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ERIC Number: ED401573
Record Type: Non-Journal
Publication Date: 1996-Oct
Pages: 9
Abstractor: N/A
Reference Count: N/A
Beginning at the Beginning: The Alphabet's Origins as the Foundation for Interdisciplinary Writing Instruction.
Lipman, Joel
The origins of written language and the study of the alphabet's evolution from pictographic icon or glyph to phonetic, syllabic code are fundamental to the study of writing. Electronically-generated typographies have reawakened interest in letterforms, alphabets, typefaces, and the physical arrangement of words on the page. Fonts, a word that languished within the typographer's specific lexicon during centuries of cold type, has emerged as a term of the desktopper's common parlance, and a click of a mouse chooses or manipulates a typeface. The development of alphabets form their iconographic and ideographic, presyllabic, embryonic origins through fanciful display types of the 19th century provided a foundation for an interdisciplinary (Art/English) course in Visual Language. The curricular model of the Bauhaus school of art and design shapes an instructor's ideas of presenting the course that covered both the basic origins and increasingly complex interrelationships of visual language. The fusion of craft, art, and technology that resounds through the philosophy and design achievements of the Bauhaus is achieved in the composition and text of Paul Klee's "Pedagogical Sketchbook." The stages of writing--from iconography to ideographic to analytic to phonetic--comprise the graphic story fundamental to usefully understanding the reflective strokes of written language. (Contains eight notes.) (RS)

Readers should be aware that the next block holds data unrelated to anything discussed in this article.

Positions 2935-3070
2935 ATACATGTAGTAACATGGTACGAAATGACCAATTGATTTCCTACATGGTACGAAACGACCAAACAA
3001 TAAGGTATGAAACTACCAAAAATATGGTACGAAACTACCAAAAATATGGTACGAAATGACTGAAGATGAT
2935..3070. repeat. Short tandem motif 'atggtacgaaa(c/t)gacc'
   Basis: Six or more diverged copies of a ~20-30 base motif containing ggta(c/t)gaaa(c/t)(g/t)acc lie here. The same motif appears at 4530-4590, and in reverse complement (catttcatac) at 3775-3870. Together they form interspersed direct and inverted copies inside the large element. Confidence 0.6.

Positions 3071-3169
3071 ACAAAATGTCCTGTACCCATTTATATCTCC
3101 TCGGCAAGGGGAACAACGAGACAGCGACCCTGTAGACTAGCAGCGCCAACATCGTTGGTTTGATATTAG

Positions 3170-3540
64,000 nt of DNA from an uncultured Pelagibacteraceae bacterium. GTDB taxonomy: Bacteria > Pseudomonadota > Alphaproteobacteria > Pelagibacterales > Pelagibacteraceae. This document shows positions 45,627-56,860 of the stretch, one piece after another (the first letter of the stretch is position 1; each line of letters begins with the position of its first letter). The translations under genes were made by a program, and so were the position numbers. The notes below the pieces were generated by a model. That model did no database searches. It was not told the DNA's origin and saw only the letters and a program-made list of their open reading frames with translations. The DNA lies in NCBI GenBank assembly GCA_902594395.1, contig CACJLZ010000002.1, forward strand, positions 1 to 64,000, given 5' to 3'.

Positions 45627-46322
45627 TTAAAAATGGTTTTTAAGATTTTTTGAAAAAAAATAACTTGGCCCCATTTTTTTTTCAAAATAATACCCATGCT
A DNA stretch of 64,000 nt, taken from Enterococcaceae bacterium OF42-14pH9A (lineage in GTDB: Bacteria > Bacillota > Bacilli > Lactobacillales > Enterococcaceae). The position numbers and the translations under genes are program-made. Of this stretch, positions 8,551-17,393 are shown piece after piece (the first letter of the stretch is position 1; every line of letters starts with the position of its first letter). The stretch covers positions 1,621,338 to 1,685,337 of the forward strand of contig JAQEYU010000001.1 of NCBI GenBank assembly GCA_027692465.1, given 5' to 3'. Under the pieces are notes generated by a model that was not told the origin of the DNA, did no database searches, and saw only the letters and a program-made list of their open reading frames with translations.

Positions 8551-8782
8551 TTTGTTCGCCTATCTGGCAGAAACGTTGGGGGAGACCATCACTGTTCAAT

Publication Type: Speeches/Meeting Papers; Opinion Papers
Education Level: N/A
Audience: N/A
Language: English
Sponsor: N/A
Authoring Institution: N/A